Eli knew instantly what those letters spelled out. It was one of few words he had learned in pre-school recently. With the ball forgotten, Eli fell to his knees in front of the box and rummaged through the pile of toys for his sword. The ball bounced on the rough wooden surface toward a dark corner, curved behind a few more boxes, and knocked a small board loose from the wall. The loud thud caused Eli to jump, and he took a moment to look around him.
Nothing had seemed out of place. The only noise he could make out was that of his mother’s voice floating up the stairs. After feeling confident that he was still alone in the attic, Eli resumed the search for his sword. Toys were thrown about his feet, and he finally found it shoved in a corner all the way down at the bottom. Eli wiggled his little form out of the cardboard container, tipping it slightly. He steadied himself as he stood in a valiant triumph with sword in hand.
Eli made a run for the stairs but stopped short. His cannonball was missing now, and he couldn’t bring down the British Royal ship without it. He sighed as he sheathed his sword into his belt loop. Eli scuttled about on his hands and knees, kicking up dust bunnies and peeking behind chests, an old desk, and more boxes. At last, he found his ball wedged between a plank that was leaning against a hole in the wall. Eli swiped it and was about to leave when the color green caught his eye. Paper rectangles tumbled out of that hole like a swoosh of leaves discarded in the Autumn wind.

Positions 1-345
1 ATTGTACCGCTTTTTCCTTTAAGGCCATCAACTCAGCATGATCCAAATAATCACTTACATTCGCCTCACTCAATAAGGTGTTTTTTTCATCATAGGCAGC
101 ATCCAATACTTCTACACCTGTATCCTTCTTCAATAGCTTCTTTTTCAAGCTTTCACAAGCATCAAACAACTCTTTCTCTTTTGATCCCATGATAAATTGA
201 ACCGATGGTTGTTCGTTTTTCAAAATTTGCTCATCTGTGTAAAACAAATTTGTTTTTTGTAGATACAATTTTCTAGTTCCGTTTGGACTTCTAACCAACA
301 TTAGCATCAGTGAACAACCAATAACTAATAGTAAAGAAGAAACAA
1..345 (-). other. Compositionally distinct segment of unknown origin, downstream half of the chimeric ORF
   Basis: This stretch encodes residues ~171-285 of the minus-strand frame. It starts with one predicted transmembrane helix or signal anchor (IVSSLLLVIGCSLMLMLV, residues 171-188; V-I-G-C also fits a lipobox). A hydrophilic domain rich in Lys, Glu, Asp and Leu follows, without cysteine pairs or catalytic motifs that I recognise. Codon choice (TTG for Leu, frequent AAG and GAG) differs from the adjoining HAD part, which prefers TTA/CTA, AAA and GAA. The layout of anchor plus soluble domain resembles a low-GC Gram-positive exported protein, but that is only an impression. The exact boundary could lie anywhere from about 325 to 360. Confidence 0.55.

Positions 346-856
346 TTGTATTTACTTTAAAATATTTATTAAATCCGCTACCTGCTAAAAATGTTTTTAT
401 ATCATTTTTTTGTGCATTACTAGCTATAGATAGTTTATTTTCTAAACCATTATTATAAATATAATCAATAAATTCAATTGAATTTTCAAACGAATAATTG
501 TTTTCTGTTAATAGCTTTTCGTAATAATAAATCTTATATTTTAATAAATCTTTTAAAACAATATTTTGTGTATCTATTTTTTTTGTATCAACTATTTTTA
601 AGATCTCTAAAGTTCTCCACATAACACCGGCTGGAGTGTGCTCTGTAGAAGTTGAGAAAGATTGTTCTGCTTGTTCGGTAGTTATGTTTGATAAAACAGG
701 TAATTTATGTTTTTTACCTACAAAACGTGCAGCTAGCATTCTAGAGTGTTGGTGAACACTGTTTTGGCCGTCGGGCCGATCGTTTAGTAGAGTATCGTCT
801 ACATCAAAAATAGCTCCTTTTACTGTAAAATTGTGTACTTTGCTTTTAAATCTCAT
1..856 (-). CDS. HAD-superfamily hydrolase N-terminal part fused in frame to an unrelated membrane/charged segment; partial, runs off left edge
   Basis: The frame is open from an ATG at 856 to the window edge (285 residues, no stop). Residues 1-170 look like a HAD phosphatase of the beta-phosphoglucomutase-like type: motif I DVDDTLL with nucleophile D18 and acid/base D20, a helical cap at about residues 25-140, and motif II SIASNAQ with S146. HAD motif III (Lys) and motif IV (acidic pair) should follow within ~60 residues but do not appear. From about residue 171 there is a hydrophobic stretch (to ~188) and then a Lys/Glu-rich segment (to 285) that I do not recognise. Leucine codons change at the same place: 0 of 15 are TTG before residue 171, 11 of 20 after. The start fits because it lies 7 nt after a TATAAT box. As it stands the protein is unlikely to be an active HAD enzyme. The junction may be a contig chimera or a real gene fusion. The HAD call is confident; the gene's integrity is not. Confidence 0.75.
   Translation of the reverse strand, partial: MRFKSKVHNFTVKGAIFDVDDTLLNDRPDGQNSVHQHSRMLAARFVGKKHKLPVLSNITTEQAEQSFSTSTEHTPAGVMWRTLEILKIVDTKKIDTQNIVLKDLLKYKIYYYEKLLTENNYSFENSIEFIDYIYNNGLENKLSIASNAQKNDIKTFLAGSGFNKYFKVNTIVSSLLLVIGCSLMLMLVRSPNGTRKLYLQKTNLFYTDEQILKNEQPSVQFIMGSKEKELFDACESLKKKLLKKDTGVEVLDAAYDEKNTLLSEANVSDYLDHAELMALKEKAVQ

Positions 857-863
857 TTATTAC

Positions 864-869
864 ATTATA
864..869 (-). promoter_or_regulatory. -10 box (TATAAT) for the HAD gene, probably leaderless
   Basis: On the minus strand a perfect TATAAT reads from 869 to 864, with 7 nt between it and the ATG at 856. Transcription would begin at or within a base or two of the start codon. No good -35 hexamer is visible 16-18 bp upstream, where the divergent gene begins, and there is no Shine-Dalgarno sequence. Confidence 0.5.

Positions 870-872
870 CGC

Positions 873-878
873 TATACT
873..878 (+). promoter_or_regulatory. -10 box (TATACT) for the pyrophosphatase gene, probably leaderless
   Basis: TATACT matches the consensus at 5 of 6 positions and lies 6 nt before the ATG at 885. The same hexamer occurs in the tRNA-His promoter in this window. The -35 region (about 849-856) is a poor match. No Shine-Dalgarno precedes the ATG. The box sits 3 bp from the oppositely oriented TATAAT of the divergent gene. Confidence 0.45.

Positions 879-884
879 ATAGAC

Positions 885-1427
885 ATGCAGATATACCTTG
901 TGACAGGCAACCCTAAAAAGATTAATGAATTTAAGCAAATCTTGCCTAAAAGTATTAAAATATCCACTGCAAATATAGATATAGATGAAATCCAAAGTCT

The green waterfall continued as Eli picked up one of the pieces of paper and inspected it; turning it over from front to back. There were numbers written all over the paper. He recognized the numbers, but he hadn’t quite learned how to count that high, yet. However, that many penguins had to be rescued from one of his favorite television shows, and he knew that 100 was very big number. In fact, there were a lot of green papers with the same number all over it tumbling at his feet. It occurred to Eli that this was so much more than just green paper.